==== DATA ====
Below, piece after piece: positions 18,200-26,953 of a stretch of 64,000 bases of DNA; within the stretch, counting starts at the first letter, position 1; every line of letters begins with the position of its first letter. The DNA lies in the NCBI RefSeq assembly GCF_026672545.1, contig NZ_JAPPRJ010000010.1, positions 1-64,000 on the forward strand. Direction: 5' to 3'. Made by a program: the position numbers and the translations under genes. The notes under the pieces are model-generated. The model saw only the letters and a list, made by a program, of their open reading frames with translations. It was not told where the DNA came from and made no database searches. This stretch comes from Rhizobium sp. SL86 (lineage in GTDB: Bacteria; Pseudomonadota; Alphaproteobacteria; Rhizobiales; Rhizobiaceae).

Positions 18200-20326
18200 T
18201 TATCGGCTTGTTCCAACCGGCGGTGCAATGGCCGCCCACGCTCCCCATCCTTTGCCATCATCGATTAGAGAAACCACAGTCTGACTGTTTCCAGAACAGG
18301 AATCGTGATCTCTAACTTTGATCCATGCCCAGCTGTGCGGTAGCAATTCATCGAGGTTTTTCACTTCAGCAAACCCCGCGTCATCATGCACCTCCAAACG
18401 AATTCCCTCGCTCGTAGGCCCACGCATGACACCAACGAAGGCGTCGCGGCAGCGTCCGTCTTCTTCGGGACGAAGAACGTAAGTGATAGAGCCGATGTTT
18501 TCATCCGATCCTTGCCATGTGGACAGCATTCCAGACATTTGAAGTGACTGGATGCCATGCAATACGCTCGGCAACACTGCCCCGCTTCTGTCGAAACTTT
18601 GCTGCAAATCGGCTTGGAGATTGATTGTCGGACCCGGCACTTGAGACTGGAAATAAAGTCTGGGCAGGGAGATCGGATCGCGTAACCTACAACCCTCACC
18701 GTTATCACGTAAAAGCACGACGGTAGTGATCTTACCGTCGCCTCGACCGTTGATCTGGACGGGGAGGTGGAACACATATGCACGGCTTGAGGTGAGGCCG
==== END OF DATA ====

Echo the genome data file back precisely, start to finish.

Below, piece after piece: positions 18,200-26,953 of a stretch of 64,000 bases of DNA; within the stretch, counting starts at the first letter, position 1; every line of letters begins with the position of its first letter. The DNA lies in the NCBI RefSeq assembly GCF_026672545.1, contig NZ_JAPPRJ010000010.1, positions 1-64,000 on the forward strand. Direction: 5' to 3'. Made by a program: the position numbers and the translations under genes. The notes under the pieces are model-generated. The model saw only the letters and a list, made by a program, of their open reading frames with translations. It was not told where the DNA came from and made no database searches. This stretch comes from Rhizobium sp. SL86 (lineage in GTDB: Bacteria; Pseudomonadota; Alphaproteobacteria; Rhizobiales; Rhizobiaceae).

Positions 18200-20326
18200 T
18201 TATCGGCTTGTTCCAACCGGCGGTGCAATGGCCGCCCACGCTCCCCATCCTTTGCCATCATCGATTAGAGAAACCACAGTCTGACTGTTTCCAGAACAGG
18301 AATCGTGATCTCTAACTTTGATCCATGCCCAGCTGTGCGGTAGCAATTCATCGAGGTTTTTCACTTCAGCAAACCCCGCGTCATCATGCACCTCCAAACG
18401 AATTCCCTCGCTCGTAGGCCCACGCATGACACCAACGAAGGCGTCGCGGCAGCGTCCGTCTTCTTCGGGACGAAGAACGTAAGTGATAGAGCCGATGTTT
18501 TCATCCGATCCTTGCCATGTGGACAGCATTCCAGACATTTGAAGTGACTGGATGCCATGCAATACGCTCGGCAACACTGCCCCGCTTCTGTCGAAACTTT
18601 GCTGCAAATCGGCTTGGAGATTGATTGTCGGACCCGGCACTTGAGACTGGAAATAAAGTCTGGGCAGGGAGATCGGATCGCGTAACCTACAACCCTCACC
18701 GTTATCACGTAAAAGCACGACGGTAGTGATCTTACCGTCGCCTCGACCGTTGATCTGGACGGGGAGGTGGAACACATATGCACGGCTTGAGGTGAGGCCG